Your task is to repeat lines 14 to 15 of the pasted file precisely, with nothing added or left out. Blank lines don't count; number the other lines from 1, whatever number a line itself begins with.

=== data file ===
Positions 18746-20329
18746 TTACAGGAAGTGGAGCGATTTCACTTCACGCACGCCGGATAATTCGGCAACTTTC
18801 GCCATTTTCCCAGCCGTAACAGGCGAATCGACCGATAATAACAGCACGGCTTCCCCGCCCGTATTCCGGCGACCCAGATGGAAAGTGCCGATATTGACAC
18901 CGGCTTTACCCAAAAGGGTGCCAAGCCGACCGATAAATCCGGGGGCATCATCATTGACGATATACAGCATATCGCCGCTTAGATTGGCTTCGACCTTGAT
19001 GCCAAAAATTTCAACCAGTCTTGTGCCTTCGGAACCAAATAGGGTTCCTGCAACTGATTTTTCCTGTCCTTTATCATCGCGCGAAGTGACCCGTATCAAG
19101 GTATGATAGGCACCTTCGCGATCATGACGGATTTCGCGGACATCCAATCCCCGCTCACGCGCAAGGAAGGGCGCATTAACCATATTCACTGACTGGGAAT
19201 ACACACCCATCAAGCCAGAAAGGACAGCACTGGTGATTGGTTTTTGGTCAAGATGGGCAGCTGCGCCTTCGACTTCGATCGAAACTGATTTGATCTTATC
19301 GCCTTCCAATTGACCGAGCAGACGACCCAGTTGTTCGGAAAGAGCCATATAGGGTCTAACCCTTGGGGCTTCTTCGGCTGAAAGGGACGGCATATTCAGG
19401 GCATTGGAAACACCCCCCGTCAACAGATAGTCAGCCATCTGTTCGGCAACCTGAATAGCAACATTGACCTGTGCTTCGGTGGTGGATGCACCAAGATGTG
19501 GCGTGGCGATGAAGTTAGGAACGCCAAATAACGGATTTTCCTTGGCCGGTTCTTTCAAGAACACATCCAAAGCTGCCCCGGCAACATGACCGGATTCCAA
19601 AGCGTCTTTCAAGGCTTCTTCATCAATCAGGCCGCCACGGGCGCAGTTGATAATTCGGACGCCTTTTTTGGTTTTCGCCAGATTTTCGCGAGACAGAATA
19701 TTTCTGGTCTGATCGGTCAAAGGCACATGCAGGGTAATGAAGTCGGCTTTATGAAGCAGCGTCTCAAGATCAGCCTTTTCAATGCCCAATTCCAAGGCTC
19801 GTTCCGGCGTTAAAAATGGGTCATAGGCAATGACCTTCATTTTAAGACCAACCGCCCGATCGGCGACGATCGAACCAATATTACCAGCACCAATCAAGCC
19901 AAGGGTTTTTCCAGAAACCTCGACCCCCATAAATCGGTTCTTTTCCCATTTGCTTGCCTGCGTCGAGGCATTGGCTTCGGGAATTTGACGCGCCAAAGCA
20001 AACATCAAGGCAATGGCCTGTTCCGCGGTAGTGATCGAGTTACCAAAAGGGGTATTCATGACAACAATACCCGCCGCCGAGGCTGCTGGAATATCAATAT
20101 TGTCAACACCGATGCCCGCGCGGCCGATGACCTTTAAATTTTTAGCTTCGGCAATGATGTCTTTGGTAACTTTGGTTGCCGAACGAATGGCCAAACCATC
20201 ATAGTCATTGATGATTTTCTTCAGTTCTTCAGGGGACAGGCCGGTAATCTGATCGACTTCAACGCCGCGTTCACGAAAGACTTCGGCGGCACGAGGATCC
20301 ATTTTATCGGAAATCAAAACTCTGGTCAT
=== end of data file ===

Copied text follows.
19901 AAGGGTTTTTCCAGAAACCTCGACCCCCATAAATCGGTTCTTTTCCCATTTGCTTGCCTGCGTCGAGGCATTGGCTTCGGGAATTTGACGCGCCAAAGCA
20001 AACATCAAGGCAATGGCCTGTTCCGCGGTAGTGATCGAGTTACCAAAAGGGGTATTCATGACAACAATACCCGCCGCCGAGGCTGCTGGAATATCAATAT